Lack of care available to country’s sickest children forces NHS to restore beds to local hospitals

Exclusive: If nothing is done England will be short of 60 paediatric intensive care beds a year, with sickest children forced to travel across the country

Shaun Lintern
Health Correspondent
Monday 11 November 2019 15:22
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The NHS England report says that many paediatric intensive-care units are operating above safe levels of capacity (File photo)
The NHS England report says that many paediatric intensive-care units are operating above safe levels of capacity (File photo)

A shortage of beds and staff to care for the country’s sickest children has forced the NHS to redesign critical-care services nationwide, The Independent has learned.

Health service bosses will reverse more than two decades of centralisation that have seen many smaller hospitals lose services, with new children’s critical-care networks created and hospitals working together to move children closer to their homes, freeing up beds.

During winter, the UK regularly runs out of beds for seriously ill children, with many sent to opposite ends of the country. Now NHS reforms will aim to prevent children having to be transferred hundreds of miles and allow some to be looked after safely in smaller hospitals.

An NHS England report, seen by The Independent, sets out how England is suffering a chronic shortage of specialist beds and staff. It found that if no action is taken, the country would be short of 60 paediatric intensive care beds a year in the face of rising demand.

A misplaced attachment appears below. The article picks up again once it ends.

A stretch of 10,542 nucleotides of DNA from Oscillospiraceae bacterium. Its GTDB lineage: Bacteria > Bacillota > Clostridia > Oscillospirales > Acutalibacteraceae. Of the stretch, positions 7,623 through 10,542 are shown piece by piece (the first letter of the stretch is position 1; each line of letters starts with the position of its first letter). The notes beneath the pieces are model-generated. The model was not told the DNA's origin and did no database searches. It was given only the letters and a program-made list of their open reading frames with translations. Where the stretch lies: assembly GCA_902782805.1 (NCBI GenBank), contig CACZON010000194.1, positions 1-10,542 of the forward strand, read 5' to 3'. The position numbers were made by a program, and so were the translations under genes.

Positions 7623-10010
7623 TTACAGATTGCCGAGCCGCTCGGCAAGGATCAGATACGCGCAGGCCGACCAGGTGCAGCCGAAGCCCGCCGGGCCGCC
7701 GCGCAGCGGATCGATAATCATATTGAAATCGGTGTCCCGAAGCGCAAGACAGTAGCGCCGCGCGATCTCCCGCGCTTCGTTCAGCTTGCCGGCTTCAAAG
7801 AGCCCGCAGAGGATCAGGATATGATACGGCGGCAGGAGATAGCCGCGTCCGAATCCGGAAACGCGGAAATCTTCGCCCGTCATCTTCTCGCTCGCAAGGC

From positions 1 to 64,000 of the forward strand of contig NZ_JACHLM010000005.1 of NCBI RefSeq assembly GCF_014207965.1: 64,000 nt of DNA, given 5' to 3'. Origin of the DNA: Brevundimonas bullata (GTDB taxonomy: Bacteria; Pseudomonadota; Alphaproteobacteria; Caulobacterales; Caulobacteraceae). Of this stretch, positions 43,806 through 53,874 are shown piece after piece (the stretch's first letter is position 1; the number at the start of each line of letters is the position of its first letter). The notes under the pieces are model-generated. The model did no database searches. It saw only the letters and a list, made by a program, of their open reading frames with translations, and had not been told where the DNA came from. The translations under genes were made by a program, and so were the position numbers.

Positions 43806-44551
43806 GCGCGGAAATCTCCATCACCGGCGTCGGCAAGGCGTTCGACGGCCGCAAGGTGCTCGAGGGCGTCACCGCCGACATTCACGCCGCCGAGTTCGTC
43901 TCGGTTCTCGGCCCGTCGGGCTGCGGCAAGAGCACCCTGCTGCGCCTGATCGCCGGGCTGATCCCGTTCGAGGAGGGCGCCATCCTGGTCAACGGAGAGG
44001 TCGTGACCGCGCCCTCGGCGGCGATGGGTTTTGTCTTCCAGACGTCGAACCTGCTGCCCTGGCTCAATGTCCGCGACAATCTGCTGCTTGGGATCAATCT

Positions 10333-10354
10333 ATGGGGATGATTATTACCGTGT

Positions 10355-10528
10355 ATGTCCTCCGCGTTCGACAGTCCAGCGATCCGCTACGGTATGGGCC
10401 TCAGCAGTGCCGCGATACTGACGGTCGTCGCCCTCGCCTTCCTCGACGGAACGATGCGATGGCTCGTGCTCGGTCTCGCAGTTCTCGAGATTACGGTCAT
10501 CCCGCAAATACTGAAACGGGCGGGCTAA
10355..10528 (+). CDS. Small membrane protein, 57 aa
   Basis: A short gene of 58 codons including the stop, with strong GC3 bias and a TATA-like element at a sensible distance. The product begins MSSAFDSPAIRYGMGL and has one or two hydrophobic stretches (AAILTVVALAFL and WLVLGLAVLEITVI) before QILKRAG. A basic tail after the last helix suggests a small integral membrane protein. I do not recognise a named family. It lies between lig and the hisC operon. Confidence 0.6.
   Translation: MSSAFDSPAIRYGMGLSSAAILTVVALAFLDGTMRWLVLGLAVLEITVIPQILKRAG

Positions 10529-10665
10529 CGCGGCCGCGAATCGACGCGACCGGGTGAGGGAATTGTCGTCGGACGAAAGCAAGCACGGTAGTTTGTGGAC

The report says that many units were operating at 92 per cent capacity in 2016, above the recognised safe level of 85 per cent, adding that these issues meant “patients sometimes having to travel across the country to access a bed and cancellation of operations due to a lack of critical-care beds”.

It adds: “Projecting recent levels of activity growth without any corresponding changes to the current service model … would require an increase in paediatric capacity by 60 beds a year from current provision to meet future demand.”

Efforts to expand services struggled, the report says, “largely because of a shortage of qualified staff to enable more beds to be opened”, with staff shortages meaning many units were “limiting the number of patients that they can treat to fewer than their physical bed space”.

For general children’s surgery, the report says there has been a gradual decline at smaller district general hospitals. NHS England data showed a steady year-on-year shift to specialist larger hospitals of around 6 per cent a year.

NHS England will create care networks covering 1.5 million people in which staff from larger hospitals will train workers at smaller ones. Those smaller institutions will then be able to take on children who have been moved out of intensive care in bigger hospitals.

This is intended to free up the largest number of specialist beds for the sickest children, while delivering care closer to families’ homes with staff rotating and working between hospitals to improve their skills and experience.

Peter-Marc Fortune, president of the Paediatric Intensive Care Society, welcomed the new approach and told The Independent: “The focus on centralisation of critical-care services has arguably overshot the mark and done us no favours. What this is seeking to do is to develop a better model of care to enable children and their families to be closer to home.”

Dr Fortune, a consultant at Manchester University Foundation Trust, added: “With the current model through which we deliver care, we are short of beds. We have got a significant cohort of children with quite complex support needs who could easily be cared for elsewhere and help the places who don’t have the bed space to look after some of these kids who really need it.”

An NHS England spokesman said: “To be clear, no facilities are closing as part of this review, but doctors, families and other experts have told us that by connecting up existing services through local networks, the NHS will be able to provide the best possible care for an increasing number of children and their families.”

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